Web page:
Baba Schwartz's story began fifteen years before the Holocaust could have been imagined. It is the story of a spirited girl in a warm and loving Jewish family, living a normal life in a small town in eastern Hungary. In The May Beetles, Baba describes the innocence and excitement of her childhood, remembering her early years with verve and emotion, remarkably unaffected by what took place after the Nazis arrived.
What did happen was unspeakable horror. Baba describes the shattering of her family and their community from 1944, when the Germans transported the 3000 Jews of her town to Auschwitz. She lost her father to the gas chambers, yet she and her two sisters survived this concentration camp and several others to which they were transported as slave labour. They eventually escaped the final death march and were liberated by the advancing Russian army. Baba writes about this period of horror with the same directness, freshness and honesty as she writes about her childhood.
Baba wrote this book in 1991 but only revealed the manuscript last year, when she was eighty-eight. The May Beetles, prepared with the assistance of Robert Hillman, has a story to tell that will affect all readers deeply.
About the Author
Baba Schwartz, a Hungarian-born baker renowned for her superb cakes and pastries, lives in Melbourne. Her book The Lost Art of Baking with Yeast is the culmination of a life-time of baking.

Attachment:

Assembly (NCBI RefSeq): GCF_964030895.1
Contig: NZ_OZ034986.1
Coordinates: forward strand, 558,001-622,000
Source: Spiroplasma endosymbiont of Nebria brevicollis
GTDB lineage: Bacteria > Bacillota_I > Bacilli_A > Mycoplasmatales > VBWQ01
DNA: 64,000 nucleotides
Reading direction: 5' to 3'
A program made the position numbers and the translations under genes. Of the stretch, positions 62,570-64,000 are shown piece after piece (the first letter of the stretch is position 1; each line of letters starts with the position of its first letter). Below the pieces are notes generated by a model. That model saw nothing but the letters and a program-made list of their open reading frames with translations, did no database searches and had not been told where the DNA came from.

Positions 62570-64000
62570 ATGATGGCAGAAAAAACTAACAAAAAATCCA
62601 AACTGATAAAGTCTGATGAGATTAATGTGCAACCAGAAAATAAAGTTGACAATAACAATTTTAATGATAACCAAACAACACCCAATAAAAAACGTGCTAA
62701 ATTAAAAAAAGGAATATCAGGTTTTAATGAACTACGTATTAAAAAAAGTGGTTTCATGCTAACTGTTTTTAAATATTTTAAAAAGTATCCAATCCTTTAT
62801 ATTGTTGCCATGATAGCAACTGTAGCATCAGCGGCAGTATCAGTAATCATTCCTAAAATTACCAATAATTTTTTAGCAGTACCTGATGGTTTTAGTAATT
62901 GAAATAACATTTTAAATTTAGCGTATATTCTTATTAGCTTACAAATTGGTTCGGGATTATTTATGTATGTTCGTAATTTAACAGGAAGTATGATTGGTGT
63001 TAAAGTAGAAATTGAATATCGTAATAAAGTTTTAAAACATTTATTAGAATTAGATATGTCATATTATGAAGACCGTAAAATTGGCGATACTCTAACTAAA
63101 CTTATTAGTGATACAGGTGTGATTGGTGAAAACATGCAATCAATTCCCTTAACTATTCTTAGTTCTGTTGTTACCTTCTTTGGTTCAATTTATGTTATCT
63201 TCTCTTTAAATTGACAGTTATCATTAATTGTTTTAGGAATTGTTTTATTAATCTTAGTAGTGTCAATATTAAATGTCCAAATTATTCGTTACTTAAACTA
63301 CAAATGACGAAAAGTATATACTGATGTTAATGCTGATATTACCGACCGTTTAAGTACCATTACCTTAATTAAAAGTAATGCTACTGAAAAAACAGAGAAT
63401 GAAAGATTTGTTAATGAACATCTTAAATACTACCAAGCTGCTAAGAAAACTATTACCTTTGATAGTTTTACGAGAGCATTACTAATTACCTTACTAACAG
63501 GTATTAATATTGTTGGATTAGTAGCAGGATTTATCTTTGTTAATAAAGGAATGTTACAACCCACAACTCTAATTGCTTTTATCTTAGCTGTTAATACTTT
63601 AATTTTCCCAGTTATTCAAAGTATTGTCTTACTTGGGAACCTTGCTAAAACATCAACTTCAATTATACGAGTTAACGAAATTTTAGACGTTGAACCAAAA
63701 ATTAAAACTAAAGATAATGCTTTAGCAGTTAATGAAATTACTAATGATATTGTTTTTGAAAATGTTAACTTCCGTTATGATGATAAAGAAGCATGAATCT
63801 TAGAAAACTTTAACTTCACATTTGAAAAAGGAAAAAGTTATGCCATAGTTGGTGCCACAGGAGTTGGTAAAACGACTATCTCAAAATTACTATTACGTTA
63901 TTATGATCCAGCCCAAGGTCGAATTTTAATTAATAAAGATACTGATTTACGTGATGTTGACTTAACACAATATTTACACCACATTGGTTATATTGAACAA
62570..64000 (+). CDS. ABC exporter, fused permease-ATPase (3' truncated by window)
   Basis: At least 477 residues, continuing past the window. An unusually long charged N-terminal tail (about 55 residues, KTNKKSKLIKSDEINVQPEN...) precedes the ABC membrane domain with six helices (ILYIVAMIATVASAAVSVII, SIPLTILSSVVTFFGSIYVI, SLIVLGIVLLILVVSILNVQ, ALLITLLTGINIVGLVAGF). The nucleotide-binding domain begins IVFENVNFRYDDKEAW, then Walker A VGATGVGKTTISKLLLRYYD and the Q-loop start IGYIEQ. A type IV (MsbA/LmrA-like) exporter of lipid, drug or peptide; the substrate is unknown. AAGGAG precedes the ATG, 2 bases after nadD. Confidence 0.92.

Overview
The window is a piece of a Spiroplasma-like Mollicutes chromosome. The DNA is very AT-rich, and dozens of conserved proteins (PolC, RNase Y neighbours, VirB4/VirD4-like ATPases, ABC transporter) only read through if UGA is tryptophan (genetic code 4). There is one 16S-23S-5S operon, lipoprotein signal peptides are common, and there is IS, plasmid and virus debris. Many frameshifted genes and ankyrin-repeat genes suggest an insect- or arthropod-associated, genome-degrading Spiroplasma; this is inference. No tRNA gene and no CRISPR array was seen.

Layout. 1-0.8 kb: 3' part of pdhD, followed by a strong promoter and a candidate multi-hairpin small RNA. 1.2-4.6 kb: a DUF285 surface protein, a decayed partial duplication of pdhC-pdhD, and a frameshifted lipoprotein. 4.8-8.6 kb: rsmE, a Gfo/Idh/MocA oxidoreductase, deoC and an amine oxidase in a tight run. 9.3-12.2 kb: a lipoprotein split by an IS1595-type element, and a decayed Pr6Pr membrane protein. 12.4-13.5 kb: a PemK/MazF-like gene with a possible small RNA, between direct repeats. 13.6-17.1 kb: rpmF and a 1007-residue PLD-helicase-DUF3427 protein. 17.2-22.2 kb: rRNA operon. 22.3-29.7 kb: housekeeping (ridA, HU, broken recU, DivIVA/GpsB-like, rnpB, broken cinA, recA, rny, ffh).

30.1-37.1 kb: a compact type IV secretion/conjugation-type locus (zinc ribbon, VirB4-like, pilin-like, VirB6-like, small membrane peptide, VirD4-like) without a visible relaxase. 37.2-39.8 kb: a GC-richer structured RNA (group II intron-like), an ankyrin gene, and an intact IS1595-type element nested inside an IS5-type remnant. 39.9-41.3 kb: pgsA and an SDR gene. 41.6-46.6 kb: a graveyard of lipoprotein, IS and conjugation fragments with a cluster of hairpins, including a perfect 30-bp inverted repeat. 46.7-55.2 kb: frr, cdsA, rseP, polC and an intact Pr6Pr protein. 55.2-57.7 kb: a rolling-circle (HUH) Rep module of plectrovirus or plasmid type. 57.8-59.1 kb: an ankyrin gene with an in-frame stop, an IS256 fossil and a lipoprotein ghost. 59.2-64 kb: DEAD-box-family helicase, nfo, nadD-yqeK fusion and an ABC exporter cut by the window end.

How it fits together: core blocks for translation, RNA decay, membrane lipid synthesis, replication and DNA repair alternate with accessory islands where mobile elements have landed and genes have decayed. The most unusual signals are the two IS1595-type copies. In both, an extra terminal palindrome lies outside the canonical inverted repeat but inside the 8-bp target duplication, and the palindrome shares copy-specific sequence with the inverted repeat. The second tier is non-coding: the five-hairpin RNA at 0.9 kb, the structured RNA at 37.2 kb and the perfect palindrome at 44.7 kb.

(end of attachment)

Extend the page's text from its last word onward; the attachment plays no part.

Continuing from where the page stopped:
‘Put down whatever you are reading and read this book. Baba, a charming, gifted and lively young companion, will take you back to a luminous childhood in Hungary before the war, will show you the darkening, and finally lead you to the gates of Hell. The human perversity on the other side of those gates remains incomprehensible, impenetrable to reason. But what Baba and her family embody – their antidote – is the durability of ordinary love.’ —Robyn Davidson
‘Baba Swartz is a storyteller whose voice is so natural you swear you are hearing it. When it tells of her joyful discovery of the wonders of the natural world, of human creativity and of human beings as the come, in all sorts, into her life as a child in Hungary, it’s a voice of strong, but delicate, vitality. Soon she was to suffer and witness the worst crimes known to human kind. Yet the voice that tells of those crimes is recognisably the same one that tells of the wonders of her childhood. She will not renounce her fidelity to those wonders and to the gift of happiness later in her marriage and children. That is the miracle of this book. It would not have been possible were it not for Baba's mother and sisters who suffered all with her, but especially her mother. As much as anything, May Beetles is an elegy to her.’ —Raimond Gaita
‘Told with the tempered calm of a born writer, Baba Schwartz’s memoir evokes the world of a Jewish Hungarian childhood, and brings us one of the great survival stories of the Second World War.’ —Joan London
‘A calmly personal account of a mighty cataclysm; astonishing in its dignity and composure, unforgettable in its sweetness of tone’ —Helen Garner
‘This book is testament to two miracles. First, of Baba’s survival. And second, of the survival within her of the girl - now an old woman - who nevertheless perceives the world, utterly without sentiment, as a place of "inexhaustible sources of delight”. An important document of witness, survival and the quiet triumph of loving life despite what it has shown you.’ —Anna Funder
‘Her memory is astonishing and from the point of a reader, in its nuance and recall of detail, this makes the story utterly trustworthy throughout … Baba’s love of life shines through at every moment.’ —Robert Manne
‘This story is full of genuinely heart-stopping moments – compulsive reading, especially towards the end’ —Australian Book Review